This year, I will be visiting from January 8 to 21, and taking part in events in New York, Washington D.C., San Francisco and Los Angeles (my first ever visit!) from January 9 to 17, mostly with Debra Sweet, the National Director of the campaigning group the World Can’t Wait, who has organized my trip. Debra has been organizing my visits to the US since 2009, and it will be wonderful to spend time with her and with the other participants in the various events we have planned — who include the investigative journalist Jason Leopold, psychologist and anti-torture writer and activist Jeffrey Kaye, the former SERE instructor and anti-torture campaigner Michael Kearns, and Todd Pierce, a former military defense attorney, who represented men at Guantánamo who were put forward for trials by military commission. We will, at some events, be showing the excellent documentary film “Doctors of the Dark Side,” directed by Martha Davis, and the full itinerary is below (also see the Facebook page here, and see here for Debra’s post about the tour). POSTSCRIPT Jan. 10: Debra is unable to take part in the tour because of a head injury sustained just before it began. Everyone involved in the tour wishes her a speedy recovery.
For the last five years, of course, the ownership of Guantánamo has been in the hands not of George W. Bush and the Republican Party, but of Barack Obama and the Democrats, and it has, for the most part, been a dispiriting experience watching as fine words turned to inaction. After promising to close the prison by January 2010, President Obama failed to keep that promise, and although he released 64 prisoners from February 2009 to September 2010, those releases almost ground to a halt for the next three years, after Congress imposed onerous restrictions on the release of prisoners, and the president didn’t think it was worthwhile spending political capital overriding lawmakers, even though he had the power to do so. Read the rest of this entry »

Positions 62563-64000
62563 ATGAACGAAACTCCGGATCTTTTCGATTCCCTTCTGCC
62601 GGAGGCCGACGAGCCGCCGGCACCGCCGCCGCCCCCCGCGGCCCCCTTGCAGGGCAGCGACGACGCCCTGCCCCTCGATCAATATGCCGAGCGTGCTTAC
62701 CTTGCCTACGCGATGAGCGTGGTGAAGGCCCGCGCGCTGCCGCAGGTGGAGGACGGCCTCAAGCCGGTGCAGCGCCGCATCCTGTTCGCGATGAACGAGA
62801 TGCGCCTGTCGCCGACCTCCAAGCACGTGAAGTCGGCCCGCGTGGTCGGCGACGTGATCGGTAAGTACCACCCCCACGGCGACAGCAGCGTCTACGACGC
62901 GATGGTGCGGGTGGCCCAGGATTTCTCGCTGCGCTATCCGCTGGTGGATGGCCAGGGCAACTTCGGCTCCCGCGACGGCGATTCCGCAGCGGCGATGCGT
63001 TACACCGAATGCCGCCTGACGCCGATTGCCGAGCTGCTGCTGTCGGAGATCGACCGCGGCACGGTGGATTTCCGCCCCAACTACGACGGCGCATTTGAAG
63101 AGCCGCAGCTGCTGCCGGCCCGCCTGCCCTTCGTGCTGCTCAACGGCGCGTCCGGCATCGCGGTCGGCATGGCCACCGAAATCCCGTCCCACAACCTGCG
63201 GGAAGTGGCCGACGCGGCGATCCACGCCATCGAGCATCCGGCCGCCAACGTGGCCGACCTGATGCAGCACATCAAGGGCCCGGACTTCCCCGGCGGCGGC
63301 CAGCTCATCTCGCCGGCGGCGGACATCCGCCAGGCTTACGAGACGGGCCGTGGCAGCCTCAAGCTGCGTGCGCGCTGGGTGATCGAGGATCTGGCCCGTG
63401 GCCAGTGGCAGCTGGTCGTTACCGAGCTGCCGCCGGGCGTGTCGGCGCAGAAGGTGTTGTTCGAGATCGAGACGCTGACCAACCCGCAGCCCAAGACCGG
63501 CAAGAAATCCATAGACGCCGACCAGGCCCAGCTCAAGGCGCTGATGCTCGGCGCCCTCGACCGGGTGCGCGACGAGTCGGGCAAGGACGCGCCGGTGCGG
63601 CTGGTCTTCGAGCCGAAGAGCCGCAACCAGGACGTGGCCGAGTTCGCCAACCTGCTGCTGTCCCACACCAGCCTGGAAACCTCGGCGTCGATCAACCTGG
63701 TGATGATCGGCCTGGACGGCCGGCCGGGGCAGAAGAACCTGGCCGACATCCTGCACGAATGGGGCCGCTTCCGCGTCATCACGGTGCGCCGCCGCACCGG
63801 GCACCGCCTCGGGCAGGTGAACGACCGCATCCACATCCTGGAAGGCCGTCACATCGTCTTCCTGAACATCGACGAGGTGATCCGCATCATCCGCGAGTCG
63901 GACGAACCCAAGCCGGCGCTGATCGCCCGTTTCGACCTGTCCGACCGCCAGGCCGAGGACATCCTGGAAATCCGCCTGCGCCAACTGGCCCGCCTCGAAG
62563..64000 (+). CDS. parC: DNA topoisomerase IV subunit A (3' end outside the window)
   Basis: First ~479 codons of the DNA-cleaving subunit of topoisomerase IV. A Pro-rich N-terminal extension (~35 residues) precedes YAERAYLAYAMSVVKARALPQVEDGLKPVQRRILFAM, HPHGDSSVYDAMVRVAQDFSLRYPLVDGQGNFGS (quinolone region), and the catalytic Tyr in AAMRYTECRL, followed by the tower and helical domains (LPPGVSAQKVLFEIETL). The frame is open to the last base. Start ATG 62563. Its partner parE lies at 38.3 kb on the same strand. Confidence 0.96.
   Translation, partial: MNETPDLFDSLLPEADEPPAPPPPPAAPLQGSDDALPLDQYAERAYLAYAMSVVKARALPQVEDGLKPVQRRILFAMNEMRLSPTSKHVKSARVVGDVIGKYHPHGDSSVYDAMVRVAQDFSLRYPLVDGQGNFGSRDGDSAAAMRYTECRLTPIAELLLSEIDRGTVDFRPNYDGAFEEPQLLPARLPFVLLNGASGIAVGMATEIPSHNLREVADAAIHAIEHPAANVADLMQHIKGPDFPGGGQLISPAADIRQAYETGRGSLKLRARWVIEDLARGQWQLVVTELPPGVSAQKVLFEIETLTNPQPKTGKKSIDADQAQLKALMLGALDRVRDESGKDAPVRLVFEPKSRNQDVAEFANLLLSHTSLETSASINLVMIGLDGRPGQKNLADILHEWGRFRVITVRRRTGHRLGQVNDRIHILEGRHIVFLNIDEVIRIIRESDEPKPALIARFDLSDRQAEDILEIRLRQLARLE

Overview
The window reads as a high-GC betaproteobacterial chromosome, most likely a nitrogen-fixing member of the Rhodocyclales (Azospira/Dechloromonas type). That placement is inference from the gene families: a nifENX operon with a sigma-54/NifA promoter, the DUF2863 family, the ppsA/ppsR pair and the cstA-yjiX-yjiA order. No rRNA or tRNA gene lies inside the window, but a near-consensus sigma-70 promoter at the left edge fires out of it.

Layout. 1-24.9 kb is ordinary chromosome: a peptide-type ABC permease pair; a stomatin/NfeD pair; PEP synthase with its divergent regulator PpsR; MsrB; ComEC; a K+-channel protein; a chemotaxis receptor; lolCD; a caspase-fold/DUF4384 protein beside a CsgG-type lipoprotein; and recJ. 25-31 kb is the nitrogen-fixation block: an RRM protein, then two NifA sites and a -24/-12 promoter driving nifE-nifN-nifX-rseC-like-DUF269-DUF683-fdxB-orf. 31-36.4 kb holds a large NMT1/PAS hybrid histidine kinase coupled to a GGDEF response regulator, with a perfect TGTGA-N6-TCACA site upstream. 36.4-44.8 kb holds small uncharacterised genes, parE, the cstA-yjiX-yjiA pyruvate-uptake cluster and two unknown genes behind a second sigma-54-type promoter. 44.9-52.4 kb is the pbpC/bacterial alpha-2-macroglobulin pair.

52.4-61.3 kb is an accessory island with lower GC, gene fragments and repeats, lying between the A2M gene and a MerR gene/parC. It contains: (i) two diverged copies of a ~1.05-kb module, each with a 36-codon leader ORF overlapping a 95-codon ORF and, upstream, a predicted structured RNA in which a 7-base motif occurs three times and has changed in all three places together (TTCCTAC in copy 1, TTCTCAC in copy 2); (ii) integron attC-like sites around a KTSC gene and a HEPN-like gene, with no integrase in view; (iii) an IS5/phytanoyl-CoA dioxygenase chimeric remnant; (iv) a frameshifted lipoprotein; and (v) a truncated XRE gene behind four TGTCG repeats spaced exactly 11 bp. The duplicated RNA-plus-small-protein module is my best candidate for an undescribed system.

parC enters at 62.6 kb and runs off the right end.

Ten and a half years into the Guantánamo experiment, as it becomes ever harder for those who are still appalled by the prison’s existence, and by the failures of all three branches of the US government — under Barack Obama — to close it, my friends and colleagues Jeffrey Kaye and Jason Leopold are to be commended for not giving up, and for digging away at the secrets that still shroud Guantánamo, and that, moreover, are still capable of providing a shock when uncovered, even if they are generally ignored by the mainstream media.
On Wednesday, the mainstream media decided to pay attention for a change, and Jeff and Jason’s report on a drugging scandal at Guantánamo, published on Truthout, where Jason is the lead investigative reporter and Jeff, a full-time psychologist, is also a regular contributor, was picked up by mainstream media outlets including the Associated Press, AFP and Britain’s Daily Mail.
Their article was based on the release of a Pentagon report, “Investigation of Allegations of the Use of Mind-Altering Drugs to Facilitate Interrogations of Detainees” that they requested through Freedom of Information legislation two years ago, and it paints a depressing story of prisoners at Guantánamo being given given powerful anti-psychotic medication and then, on occasions, interrogated, even though they were in no fit state to answer questions competently. Read the rest of this entry »
San Francisco and Chicago, January 2012, a set on Flickr.